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Presented by: Department of Public Information of the United Nations - Non Governmental Organizations
UN DPINGO Briefings - Dated: December 9, 2010 - Conference Room #2, NLB

“Speak Up, Stop Discrimination:
Exploring Human Rights in the Relationship between the Muslim World and the West”

(Screening - In Observance of Human Rights Day – 10 December)
- More on the UN/DPI-NGO Briefings on the Lightmillennium.Org

Highlights & Photos by:
Sirin CENGIZALP, Lightmillennium.Org
Youth Representative to the UN DPI/NGO

Background: Human Rights Day is observed each year on 10 December by the international community. This year, under the slogan of “Speak Up, Stop Discrimination,” the Day recognized the work of human rights defenders worldwide who act to end all forms of discrimination. Acting alone or in groups within their communities, these unsung heroes – some internationally renowned, others anonymous – work to end discrimination often at great personal risk to themselves and their families by campaigning for equitable and effective laws, reporting and investigating human rights violations and supporting victims. As we recognise the work of Human Rights defenders around the world, we look at some of the work being done by civil society organizations such as the Unity Productions Foundation – whose film on the relationship between the Muslim World and the West explores the theme of discrimination.

Unity Productions Foundation whose mission is to create peace through media has produced a film entitled "Inside Islam: What a Billion Muslims Really Think". This film explores the opinions of Muslims around the globe as revealed through the world’s first major opinion poll, conducted by the Gallup Center for Muslim Studies, a pre-eminent polling organization. As part of a groundbreaking six-year project, Gallup conducted tens of thousands of interviews with residents in 35 predominantly Muslim nations, as well as smaller populations in Europe and the USA. The broad extent of the polling has generated findings for the world’s 1.4 billion Muslims with a plus or minus accuracy of 3%. Focused on the issues of Gender Justice, Terrorism, and Democracy, the film reports on the surprising findings and implications of the poll and challenges the popular notion that Muslims and the West are on a collision course. It also highlights a shared relationship that is based on facts, not fear. The film screening followed by a discussion with a panel of experts, including those who contributed to the making of the film.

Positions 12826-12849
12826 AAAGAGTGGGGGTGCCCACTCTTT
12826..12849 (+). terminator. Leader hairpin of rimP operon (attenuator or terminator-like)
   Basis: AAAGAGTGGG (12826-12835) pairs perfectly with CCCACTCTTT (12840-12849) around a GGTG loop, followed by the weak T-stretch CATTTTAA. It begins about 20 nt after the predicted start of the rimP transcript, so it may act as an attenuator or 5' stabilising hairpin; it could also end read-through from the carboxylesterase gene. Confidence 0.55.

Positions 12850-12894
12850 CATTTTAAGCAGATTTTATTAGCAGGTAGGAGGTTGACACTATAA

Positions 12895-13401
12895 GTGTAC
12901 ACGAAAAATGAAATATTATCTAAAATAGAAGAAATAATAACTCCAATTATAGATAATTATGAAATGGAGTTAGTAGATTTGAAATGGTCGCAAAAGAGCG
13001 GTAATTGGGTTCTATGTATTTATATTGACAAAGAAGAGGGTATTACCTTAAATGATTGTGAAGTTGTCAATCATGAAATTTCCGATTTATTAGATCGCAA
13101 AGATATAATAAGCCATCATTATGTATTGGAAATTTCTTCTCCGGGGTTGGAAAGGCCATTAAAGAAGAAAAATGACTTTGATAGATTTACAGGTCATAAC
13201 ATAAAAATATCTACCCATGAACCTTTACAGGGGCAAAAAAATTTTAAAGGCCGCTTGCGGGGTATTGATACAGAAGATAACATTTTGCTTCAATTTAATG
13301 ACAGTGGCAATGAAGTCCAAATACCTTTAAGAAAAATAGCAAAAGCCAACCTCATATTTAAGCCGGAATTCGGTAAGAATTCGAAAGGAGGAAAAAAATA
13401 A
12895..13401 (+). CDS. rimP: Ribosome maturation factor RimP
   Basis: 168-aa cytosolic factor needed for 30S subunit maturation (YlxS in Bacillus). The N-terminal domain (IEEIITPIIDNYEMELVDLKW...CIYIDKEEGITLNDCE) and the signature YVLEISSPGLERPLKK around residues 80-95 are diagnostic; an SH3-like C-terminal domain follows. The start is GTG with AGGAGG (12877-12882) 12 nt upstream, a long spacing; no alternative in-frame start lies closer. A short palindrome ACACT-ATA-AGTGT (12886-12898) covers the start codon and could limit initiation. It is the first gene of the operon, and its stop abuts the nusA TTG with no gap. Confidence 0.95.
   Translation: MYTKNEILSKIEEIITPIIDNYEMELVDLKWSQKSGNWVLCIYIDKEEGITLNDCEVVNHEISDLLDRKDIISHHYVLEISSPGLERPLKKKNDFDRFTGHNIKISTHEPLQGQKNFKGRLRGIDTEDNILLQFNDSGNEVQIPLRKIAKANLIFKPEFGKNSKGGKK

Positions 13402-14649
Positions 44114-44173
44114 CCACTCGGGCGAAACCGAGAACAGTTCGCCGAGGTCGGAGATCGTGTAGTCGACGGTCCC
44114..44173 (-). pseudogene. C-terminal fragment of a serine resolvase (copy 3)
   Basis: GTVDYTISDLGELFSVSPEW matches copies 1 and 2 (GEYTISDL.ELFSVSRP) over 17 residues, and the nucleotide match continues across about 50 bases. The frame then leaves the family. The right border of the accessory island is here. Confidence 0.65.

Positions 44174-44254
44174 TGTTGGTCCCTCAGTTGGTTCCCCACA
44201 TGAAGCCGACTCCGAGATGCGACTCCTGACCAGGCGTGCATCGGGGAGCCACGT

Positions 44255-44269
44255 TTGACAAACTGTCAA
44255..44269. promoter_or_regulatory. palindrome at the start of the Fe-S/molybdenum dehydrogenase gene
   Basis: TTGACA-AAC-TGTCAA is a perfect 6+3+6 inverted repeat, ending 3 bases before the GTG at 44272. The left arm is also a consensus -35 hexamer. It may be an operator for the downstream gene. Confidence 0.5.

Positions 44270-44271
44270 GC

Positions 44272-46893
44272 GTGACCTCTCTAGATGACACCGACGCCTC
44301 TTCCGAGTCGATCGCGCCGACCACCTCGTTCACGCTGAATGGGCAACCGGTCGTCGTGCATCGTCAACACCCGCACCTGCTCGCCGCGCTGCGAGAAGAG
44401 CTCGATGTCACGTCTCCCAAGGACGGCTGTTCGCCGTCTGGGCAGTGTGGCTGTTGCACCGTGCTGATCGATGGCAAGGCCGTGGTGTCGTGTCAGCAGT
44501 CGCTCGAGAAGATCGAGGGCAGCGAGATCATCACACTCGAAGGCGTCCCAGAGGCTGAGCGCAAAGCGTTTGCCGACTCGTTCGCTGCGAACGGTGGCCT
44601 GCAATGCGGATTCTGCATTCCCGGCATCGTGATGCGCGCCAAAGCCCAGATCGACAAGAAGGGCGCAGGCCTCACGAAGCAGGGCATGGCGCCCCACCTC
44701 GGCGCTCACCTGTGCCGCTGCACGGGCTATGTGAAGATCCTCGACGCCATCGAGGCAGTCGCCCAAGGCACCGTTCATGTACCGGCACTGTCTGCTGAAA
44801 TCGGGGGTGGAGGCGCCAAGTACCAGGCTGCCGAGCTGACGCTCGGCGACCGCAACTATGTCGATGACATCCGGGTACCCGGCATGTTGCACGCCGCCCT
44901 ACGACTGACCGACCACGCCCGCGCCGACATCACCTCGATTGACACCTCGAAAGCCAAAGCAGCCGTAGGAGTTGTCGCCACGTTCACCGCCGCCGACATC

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The Briefing moderated by María Luisa Chávez; Chief, NGO Relations, Department of Public Information (DPI)

The moderator of the briefing, Maria-Luisa Chavez, Chief, UN DPI/NGO Relations, opened the briefing by stating that, human rights defenders are active in every part of the world, working alone or in groups with local communities, national and international politics. They are from all ages and have diverse backgrounds and occupations. Many work with personal risks to themselves and to their families. But what they have in common is fundamental conviction that human rights must be protected and promoted and the discrimination must be eliminated. Ms. Chavez’s example for ongoing discrimination around the world was about albinos in Tanzania. According to Ms. Chavez’s statement, persecution of people with albinism is very common in Africa, particularly in Tanzania because of a belief that certain body parts on albinistic people transmit magical powers. Since, Tanzania is thought to have the largest population of albinos in Africa, estimated over 150,000 albinos, witch doctors in Tanzania use certain body parts as ingredients in rituals and so on with the claim that their magic will bring prosperity to the user.

alexander_kronemer gallup_audience
Alexander Kronemer is co-founder of Unity Productions Foundation (UPF) and Executive Producer for UPF Films.